Diagnosis and Treatment

The diagnosis of parvovirus is made by using a parvovirus test that requires just a little of the dog’s feces. If no feces is present, a rectal swab can be done which will take about 10 minutes to perform. A physical exam is also done to establish the dog’s hydration status, heart beat rhythm, temperature, and body condition score. Treatment will likely consist of a drug that prevents vomiting, intravenous fluids, and an antibiotic to prevent septicemia. Expect your dog to stay in the veterinary hospital for around 5 days for careful monitoring of his condition.

Prevention

Vaccinations have been recorded to decrease the incidence of parvovirus. Vaccination at 8, 12, and 16 weeks old is the protocol used in puppies. You want to wait until 8 weeks old because you want their maternal antibodies to wane first. The protocol is basically one vaccination at 8 weeks old which is then followed by two more vaccinations, three to four weeks apart.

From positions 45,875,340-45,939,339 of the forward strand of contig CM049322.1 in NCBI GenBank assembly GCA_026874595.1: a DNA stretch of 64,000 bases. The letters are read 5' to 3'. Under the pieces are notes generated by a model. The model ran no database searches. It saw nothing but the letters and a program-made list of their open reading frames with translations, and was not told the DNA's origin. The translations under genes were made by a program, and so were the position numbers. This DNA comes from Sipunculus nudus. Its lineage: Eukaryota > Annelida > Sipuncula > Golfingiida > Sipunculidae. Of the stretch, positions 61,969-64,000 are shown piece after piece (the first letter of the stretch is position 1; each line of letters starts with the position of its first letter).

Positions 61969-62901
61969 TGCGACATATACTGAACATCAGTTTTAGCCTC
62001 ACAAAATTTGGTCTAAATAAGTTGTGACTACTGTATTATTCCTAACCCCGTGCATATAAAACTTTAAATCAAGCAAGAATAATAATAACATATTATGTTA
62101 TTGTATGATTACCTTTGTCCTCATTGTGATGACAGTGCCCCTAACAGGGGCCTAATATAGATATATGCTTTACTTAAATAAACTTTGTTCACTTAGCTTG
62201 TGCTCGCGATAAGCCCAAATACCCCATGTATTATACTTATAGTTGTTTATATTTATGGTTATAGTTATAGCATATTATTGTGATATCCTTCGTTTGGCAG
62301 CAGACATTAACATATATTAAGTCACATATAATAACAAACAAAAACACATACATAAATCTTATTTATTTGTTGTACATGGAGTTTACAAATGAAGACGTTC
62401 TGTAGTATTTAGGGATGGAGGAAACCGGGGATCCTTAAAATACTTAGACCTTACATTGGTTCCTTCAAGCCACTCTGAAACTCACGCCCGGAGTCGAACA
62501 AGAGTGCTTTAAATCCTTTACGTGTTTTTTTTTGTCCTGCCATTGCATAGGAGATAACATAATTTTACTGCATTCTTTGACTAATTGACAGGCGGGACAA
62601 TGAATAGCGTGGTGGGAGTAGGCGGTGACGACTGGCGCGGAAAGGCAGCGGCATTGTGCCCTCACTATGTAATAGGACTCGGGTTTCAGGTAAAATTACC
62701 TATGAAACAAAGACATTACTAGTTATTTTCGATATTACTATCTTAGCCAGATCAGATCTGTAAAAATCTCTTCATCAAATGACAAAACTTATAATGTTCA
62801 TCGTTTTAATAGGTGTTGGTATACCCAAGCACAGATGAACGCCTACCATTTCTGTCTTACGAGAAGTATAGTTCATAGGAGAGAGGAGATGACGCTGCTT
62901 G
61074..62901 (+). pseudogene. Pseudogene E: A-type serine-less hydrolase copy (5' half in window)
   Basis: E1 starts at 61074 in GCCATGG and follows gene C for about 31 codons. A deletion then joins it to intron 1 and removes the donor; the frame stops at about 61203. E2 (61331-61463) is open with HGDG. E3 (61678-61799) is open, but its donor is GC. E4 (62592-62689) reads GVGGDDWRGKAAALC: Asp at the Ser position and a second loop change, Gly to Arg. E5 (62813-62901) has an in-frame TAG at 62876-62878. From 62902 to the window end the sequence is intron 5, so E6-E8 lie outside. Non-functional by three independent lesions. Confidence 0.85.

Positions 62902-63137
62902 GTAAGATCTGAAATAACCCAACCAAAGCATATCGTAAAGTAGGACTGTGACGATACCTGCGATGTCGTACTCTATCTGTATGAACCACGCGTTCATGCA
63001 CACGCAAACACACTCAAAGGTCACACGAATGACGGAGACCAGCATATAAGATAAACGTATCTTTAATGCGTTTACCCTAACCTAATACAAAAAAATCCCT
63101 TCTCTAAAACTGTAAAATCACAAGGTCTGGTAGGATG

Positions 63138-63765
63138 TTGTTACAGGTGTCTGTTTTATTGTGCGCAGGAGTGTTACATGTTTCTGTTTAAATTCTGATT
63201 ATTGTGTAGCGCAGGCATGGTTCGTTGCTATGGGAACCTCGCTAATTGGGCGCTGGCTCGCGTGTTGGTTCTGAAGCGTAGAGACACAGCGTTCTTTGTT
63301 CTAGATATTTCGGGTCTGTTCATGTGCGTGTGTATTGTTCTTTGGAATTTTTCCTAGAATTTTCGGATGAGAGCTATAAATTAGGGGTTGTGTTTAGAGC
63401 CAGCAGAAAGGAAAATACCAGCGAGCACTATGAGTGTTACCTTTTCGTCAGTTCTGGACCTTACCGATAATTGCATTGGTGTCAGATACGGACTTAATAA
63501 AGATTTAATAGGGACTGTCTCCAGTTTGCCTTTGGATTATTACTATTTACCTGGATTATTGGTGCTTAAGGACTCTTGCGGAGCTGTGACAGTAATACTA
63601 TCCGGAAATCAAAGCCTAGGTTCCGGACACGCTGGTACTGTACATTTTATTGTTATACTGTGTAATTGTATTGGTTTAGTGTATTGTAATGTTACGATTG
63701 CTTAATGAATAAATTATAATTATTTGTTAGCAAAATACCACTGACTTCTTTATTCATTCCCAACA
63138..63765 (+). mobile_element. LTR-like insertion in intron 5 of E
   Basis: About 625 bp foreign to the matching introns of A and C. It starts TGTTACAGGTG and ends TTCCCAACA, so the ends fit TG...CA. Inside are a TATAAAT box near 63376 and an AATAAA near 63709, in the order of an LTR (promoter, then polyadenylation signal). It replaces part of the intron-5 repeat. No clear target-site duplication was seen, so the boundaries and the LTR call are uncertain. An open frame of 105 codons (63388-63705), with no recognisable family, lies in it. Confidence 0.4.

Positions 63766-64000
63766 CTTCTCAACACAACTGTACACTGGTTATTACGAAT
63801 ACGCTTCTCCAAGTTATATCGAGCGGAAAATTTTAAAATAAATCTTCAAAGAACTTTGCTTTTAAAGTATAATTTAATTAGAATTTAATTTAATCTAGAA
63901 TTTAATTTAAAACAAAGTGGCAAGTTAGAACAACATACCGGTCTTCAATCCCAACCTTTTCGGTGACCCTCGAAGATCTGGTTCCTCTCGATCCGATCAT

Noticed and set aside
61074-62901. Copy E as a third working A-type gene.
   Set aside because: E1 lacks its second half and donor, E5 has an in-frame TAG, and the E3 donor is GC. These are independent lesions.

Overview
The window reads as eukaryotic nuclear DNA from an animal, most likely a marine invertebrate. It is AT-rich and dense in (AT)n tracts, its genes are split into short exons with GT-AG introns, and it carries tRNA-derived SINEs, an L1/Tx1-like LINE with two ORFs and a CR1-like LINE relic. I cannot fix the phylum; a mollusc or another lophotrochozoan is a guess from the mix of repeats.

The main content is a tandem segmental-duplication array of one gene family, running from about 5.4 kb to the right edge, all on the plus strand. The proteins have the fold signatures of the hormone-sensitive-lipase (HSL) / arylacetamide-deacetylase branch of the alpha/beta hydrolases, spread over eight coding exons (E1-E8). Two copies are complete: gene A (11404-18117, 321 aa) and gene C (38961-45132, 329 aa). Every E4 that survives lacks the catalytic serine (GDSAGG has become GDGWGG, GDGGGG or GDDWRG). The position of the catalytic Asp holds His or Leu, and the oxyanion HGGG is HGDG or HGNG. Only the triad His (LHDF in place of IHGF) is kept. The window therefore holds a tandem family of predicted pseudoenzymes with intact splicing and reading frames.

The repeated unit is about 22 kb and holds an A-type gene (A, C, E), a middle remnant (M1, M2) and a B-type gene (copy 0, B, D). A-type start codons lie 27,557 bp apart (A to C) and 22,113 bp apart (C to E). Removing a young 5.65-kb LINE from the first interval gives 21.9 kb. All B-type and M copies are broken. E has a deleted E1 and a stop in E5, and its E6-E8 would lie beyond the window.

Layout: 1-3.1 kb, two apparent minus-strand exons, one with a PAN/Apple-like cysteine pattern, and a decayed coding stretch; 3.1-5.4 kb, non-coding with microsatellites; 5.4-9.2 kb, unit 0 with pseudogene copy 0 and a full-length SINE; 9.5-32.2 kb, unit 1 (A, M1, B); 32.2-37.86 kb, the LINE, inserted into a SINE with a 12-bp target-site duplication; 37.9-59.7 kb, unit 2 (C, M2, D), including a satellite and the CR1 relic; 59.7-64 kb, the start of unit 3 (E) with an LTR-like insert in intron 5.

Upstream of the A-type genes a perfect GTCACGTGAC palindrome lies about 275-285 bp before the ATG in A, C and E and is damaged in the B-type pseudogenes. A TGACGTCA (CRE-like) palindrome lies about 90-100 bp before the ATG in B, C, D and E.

You will want to wait 30-45 days before bringing home another dog if you can. Even then, it is good if you can get a puppy or a dog that has been vaccinated before bringing it into your house to be on the safe side.

Vaccination is done every year after the final booster shot to provide ongoing immunity. It will take about 2 weeks for your dog to reach protective levels after the vaccinations have been administered. Dogs that are infected with parvovirus develop natural immunity. It might still be recommended to give regular boost shots to protect your dog against the other diseases he could run into.


Cleaning Up